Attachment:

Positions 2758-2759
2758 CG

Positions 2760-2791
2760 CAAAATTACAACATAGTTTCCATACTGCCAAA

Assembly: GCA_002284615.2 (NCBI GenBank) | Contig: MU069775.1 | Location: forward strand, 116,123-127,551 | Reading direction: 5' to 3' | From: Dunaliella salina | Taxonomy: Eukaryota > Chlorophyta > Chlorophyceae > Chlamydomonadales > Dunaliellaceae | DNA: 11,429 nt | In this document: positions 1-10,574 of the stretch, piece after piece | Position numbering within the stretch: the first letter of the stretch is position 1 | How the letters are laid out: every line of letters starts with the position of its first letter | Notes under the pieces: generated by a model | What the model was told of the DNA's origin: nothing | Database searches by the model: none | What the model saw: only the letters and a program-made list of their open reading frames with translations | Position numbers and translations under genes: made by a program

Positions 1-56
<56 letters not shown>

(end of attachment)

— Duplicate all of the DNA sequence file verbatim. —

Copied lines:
Positions 2758-2759
2758 CG

Positions 2760-2791
2760 CAAAATTACAACATAGTTTCCATACTGCCAAA

Assembly: GCA_002284615.2 (NCBI GenBank) | Contig: MU069775.1 | Location: forward strand, 116,123-127,551 | Reading direction: 5' to 3' | From: Dunaliella salina | Taxonomy: Eukaryota > Chlorophyta > Chlorophyceae > Chlamydomonadales > Dunaliellaceae | DNA: 11,429 nt | In this document: positions 1-10,574 of the stretch, piece after piece | Position numbering within the stretch: the first letter of the stretch is position 1 | How the letters are laid out: every line of letters starts with the position of its first letter | Notes under the pieces: generated by a model | What the model was told of the DNA's origin: nothing | Database searches by the model: none | What the model saw: only the letters and a program-made list of their open reading frames with translations | Position numbers and translations under genes: made by a program

Positions 1-56
<56 letters not shown>